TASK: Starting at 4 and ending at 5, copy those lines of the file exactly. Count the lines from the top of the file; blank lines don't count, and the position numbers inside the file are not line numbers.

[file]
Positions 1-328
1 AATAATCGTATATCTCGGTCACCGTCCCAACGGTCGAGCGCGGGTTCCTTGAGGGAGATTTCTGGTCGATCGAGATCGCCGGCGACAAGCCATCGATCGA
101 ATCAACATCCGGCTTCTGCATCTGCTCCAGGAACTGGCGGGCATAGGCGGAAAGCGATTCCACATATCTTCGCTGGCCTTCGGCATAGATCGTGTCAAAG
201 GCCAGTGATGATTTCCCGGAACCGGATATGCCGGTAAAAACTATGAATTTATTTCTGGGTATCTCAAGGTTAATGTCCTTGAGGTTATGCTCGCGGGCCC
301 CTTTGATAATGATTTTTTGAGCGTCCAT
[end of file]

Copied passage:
201 GCCAGTGATGATTTCCCGGAACCGGATATGCCGGTAAAAACTATGAATTTATTTCTGGGTATCTCAAGGTTAATGTCCTTGAGGTTATGCTCGCGGGCCC
301 CTTTGATAATGATTTTTTGAGCGTCCAT